The decree outlines that the Russian Government should strengthen control over compliance with the requirements of the legislation of the Russian Federation in the sphere of the circulation of medicines, including in relation to retail trade of medicine carried out remotely and the requirements to prevent the circulation of falsified, counterfeit, substandard, and unregistered medicines and should, if necessary, submit proposals for legislative amendments aimed at increasing the responsibility of pharmacy organisations in the implementation of online retail sale of medicine.

Further development of regulations for online sales of medicine soon followed. The Russian President subsequently signed Federal Law of 3 April 2020 No. 105-FZ on Amendments to Article 15.1 of the Federal Law on Information, Information Technologies and Protection of Information and the Federal law on Circulation of Medicine ('the Amending Law').

The Amending Law allows retail sale of medicine by pharmacies, with the exception of:

  • prescription medicinal products;
  • narcotic medicinal products and psychotropic medicinal products; and
  • medicinal products containing alcohol with a volume fraction of ethyl alcohol greater than 25%.

Pharmacies need to have a licence for pharmaceutical activities and the corresponding permission of the state regulator must be obtained within the special procedure.

The Amending Law also provides for blocking of websites that infringe the established requirements, e.g. offering for sale medicine which is not subject to online retail trade or retail by non-licensed entities.

Legislative incentives for artificial intelligence

The Russian President signed Federal Law of 24 April 2020 No. 123-FZ on Conducting an Experiment to Establish Special Regulation in order to Create the Necessary Conditions for the Development and Implementation of Artificial Intelligence Technologies in the Subject of the Russian Federation - the federal city of Moscow and Amendments to Articles 6 and 10 of the Federal Law 'on Personal Data' ('the AI Law').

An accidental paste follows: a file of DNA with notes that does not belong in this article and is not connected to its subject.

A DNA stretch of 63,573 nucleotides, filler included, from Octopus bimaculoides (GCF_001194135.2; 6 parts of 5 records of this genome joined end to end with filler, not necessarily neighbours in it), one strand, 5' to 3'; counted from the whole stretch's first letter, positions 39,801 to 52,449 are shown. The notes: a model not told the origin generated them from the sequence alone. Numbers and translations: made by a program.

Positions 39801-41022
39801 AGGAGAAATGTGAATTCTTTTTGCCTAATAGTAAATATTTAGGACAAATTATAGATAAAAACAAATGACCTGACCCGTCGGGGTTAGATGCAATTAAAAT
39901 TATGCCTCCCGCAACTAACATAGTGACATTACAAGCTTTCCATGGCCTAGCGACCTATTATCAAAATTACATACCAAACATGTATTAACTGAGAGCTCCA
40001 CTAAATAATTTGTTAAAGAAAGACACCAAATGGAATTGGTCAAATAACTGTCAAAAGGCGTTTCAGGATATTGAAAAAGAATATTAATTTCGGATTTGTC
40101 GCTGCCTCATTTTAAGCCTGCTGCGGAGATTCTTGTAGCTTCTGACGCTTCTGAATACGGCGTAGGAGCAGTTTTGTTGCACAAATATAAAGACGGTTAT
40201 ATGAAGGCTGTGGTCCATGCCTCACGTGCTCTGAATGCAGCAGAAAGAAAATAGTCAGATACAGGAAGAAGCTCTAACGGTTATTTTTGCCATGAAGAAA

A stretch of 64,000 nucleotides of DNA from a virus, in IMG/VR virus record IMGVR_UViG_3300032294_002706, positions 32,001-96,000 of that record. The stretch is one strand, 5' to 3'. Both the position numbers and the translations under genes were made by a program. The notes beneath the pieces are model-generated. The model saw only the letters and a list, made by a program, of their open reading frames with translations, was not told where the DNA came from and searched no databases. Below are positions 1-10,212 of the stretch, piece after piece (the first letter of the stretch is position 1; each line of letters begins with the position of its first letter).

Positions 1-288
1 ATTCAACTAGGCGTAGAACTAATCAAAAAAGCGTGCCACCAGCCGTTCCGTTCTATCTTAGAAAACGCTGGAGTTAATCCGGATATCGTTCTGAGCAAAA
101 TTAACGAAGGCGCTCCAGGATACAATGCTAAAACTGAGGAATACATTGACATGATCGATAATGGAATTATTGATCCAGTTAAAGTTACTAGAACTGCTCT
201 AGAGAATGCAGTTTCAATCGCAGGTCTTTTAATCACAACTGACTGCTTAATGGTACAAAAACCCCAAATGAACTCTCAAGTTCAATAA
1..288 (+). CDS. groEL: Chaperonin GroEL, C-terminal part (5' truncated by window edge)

The law may be interesting to IT-companies operating in the field of healthcare technical solutions since it provides the legislative framework for artificial intelligence ('AI') technologies use. Herein, AI is defined as a set of technological solutions allowing the:

  • emulation of human cognitive functions (including self-learning and search for solutions without a pre-set algorithm); and
  • retrieval of results when performing specific tasks that are comparable, at least, with the results of human intellectual activity.

The plethora of technological solutions includes:

  • information and communication infrastructure (including information systems, information and telecommunications networks, and other technical means of information processing);
  • software (including those that use machine learning methods); and
  • processes and services for data processing and search for solutions.

The AI Law introduces an experimental legal regime for businesses engaged in such technologies. To participate in this legal regime, businesses need to be included in a special register. The purposes of the experimental legal regime will be:

  • creating favourable legal conditions for the development of AI technologies;
  • testing of AI technologies and results of its application in the subject of the Russian Federation - the federal city of Moscow; and
  • assessment of the effectiveness and efficiency of implementing a special regulation based on the results of establishing an experimental legal regime.

The law will become effective from 1 July 2020 and it remains to be seen what fruit it may bear with regard to the digitalisation of healthcare in Russia.


The growing role of digital technologies on the one hand may substantially change the legal environment, while on the other hand it may also introduce new developmental opportunities for the relevant stakeholders and businesses.

In this regard, companies operating in life-sciences sector need to be attentive to the current developments to be ready to adapt to the new regulations.

Furthermore, due protection of intellectual activity results, including the rights to software, databases, technological known-how, and inventions, will still be a point of significant importance throughout further digitalisation of healthcare in Russia.

Originally published 6 June, 2020

The content of this article is intended to provide a general guide to the subject matter. Specialist advice should be sought about your specific circumstances.